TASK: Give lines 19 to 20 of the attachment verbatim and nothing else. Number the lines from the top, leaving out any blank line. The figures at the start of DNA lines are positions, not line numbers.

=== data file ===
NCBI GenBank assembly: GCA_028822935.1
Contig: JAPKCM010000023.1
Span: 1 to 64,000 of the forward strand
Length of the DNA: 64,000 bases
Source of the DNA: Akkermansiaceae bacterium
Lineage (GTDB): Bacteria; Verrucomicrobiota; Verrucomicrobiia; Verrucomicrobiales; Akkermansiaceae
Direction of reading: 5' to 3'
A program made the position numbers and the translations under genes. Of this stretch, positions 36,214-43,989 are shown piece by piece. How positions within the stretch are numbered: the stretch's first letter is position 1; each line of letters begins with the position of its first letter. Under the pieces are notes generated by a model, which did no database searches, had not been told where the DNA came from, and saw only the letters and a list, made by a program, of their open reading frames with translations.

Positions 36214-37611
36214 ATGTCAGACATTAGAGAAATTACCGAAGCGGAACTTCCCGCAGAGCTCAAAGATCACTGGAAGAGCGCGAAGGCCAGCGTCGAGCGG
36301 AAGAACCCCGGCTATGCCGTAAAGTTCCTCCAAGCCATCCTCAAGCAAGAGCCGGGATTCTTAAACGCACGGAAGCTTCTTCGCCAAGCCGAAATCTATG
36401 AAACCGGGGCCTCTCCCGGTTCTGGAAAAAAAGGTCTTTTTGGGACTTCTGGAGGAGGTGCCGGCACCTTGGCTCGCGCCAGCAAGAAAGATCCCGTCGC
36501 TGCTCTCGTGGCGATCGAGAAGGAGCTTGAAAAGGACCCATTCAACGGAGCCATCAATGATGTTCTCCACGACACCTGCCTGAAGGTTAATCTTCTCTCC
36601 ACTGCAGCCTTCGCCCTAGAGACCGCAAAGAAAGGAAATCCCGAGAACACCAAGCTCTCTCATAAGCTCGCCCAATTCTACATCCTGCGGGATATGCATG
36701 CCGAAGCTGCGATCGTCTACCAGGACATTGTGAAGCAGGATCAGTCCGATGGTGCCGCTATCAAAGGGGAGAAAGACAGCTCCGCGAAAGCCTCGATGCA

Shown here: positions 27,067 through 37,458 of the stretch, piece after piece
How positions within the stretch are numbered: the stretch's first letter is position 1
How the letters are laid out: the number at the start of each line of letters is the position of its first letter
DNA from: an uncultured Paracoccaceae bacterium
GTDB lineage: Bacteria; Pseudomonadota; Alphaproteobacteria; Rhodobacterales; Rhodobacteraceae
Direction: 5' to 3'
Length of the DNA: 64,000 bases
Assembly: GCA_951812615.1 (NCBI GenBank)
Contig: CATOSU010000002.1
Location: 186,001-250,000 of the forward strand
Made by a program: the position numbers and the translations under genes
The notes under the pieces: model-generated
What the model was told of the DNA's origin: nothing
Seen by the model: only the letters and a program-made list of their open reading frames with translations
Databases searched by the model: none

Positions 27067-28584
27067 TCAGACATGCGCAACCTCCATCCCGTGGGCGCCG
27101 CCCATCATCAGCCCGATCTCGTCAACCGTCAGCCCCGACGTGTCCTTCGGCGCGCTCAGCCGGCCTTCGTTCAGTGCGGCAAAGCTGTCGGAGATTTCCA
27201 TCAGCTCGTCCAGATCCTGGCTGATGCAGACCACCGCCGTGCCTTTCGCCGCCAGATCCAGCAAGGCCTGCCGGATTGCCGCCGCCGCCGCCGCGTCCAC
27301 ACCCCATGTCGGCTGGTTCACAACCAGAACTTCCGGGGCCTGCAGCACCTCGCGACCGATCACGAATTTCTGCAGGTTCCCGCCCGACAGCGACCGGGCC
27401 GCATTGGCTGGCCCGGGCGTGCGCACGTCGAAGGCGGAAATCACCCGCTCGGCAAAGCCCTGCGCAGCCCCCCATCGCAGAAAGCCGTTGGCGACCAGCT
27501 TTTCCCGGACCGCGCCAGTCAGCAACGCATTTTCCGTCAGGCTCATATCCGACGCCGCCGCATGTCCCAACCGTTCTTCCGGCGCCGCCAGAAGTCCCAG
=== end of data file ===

DNA from: an uncultured Paracoccaceae bacterium
GTDB lineage: Bacteria; Pseudomonadota; Alphaproteobacteria; Rhodobacterales; Rhodobacteraceae